Icarus (in Press) Link to Article [https://doi.org/10.1016/j.icarus.2020.114113]
1Centre for Research in Earth and Space Science, York University, 4700 Keele St., Toronto M3J 1P3, Canada
2Department of Mathematics and Statistics, York University, 4700 Keele St., Toronto M3J 1P3, Canada
3Unidad Asociada Universidad de Valladolid-CSIC-CAB, C/Francisco Valles 8, 47151 Boecillo, Valladolid, Spain
4CSIRO Mineral Resources, 26 Dick Perry Ave, Kensington, WA 6151, Australia
5Department of Geography, University of Winnipeg, 515 Portage Ave, Winnipeg, Manitoba R3B 2E9, Canada
6Department of Physics, University of Toronto, 60 St George St, Toronto, ON M5S 1A7, Canada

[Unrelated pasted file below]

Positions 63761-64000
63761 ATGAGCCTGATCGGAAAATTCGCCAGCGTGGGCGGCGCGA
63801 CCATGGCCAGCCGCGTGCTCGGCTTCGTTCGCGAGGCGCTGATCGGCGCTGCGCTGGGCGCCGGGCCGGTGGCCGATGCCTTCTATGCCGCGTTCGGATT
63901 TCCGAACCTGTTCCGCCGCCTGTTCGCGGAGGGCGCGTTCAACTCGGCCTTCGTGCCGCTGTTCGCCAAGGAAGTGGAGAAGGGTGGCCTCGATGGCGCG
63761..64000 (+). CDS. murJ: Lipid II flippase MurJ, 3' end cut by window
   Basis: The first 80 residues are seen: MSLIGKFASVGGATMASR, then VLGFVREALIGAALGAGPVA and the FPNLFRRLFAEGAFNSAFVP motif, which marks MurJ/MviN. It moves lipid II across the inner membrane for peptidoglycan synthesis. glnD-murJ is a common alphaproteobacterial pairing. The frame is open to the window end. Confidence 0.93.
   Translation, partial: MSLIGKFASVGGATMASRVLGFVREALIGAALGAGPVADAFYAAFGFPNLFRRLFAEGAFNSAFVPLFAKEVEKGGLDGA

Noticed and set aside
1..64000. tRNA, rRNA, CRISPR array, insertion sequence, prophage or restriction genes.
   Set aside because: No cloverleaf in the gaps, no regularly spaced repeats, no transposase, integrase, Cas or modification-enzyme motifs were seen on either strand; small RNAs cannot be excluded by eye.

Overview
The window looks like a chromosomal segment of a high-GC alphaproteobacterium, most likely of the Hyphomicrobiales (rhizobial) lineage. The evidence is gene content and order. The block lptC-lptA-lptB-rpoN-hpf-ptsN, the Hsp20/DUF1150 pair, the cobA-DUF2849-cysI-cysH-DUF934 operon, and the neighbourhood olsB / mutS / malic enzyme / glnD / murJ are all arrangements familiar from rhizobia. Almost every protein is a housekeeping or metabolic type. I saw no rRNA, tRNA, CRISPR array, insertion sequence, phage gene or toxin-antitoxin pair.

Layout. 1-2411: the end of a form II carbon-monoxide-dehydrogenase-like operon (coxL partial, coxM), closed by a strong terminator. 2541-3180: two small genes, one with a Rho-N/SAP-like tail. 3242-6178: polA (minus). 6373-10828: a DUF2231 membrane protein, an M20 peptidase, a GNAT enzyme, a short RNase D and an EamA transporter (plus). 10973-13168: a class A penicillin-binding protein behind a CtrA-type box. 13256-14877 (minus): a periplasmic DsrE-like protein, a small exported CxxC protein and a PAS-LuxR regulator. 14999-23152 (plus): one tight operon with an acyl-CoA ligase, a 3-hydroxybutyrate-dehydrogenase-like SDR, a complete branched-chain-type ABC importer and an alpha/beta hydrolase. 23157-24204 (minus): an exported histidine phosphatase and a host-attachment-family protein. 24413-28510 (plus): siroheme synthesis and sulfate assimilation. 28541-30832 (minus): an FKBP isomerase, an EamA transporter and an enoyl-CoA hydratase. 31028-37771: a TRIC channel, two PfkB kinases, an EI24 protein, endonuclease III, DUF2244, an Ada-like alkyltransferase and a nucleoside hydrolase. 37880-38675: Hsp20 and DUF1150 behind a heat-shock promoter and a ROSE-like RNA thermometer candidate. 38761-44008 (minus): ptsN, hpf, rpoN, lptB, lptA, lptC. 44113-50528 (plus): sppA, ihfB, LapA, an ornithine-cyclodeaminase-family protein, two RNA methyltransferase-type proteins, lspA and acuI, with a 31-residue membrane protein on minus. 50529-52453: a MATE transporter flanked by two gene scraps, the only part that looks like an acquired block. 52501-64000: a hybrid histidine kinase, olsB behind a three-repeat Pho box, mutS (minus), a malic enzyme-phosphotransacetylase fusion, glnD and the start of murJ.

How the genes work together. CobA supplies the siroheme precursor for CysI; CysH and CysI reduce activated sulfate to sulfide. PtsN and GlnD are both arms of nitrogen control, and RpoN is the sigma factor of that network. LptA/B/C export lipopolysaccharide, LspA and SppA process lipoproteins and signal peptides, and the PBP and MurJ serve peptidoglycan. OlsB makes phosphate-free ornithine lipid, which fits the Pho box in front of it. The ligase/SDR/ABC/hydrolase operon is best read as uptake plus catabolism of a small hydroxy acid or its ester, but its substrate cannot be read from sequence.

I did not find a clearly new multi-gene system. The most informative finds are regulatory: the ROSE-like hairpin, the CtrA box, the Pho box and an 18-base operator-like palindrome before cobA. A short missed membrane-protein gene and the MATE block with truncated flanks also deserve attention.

As space agencies plan for the continuous deployment of rovers and landers to planetary bodies such as the Moon and Mars, an in-depth, quantitative, and qualitative understanding of the observations is essential. One objective of planetary exploration focuses on planetary geochemistry and biochemistry with an emphasis on the search for possible biosignatures and related minerals. To this end, we present the elemental quantification of samples from the CanMars analogue sample return mission conducted in Hanksville, UT, USA. Measurements were carried out in a laboratory at York University, Canada, using the Laser-induced Breakdown Spectroscopy Raman Sensor (LiRS) instrument- a breadboard for future space concept. A linear Mixture Model (LMM) was used to quantify the abundance of major elements of 10 samples from the resulting Laser-induced Breakdown Spectroscopy LIBS spectra with a calibration set based on the sample mineralogy. We assess the quantification achieved by LiRS and the LMM by error analysis, which resulted in root mean squared error, absolute error, and percentage relative error of less than 1.299 % ± 0.114% (wt%), 0.959 ± 0.010 (wt%), and 9.613 % ± 1.914% (of wt%), respectively. The results in question suggest that by complementing information obtained from various sources such as Raman spectroscopy, X-ray diffraction, and Reflectance spectroscopy, the quantification of LIBS may be significantly improved, from which subsequent geochemical inferences may be made. Within the scope of the CanMars analogue mission, these results show an advancement over past results with possible implications for ongoing and future sample return missions such as the OSIRIS-REx and the Mars2020 Perseverance Rover.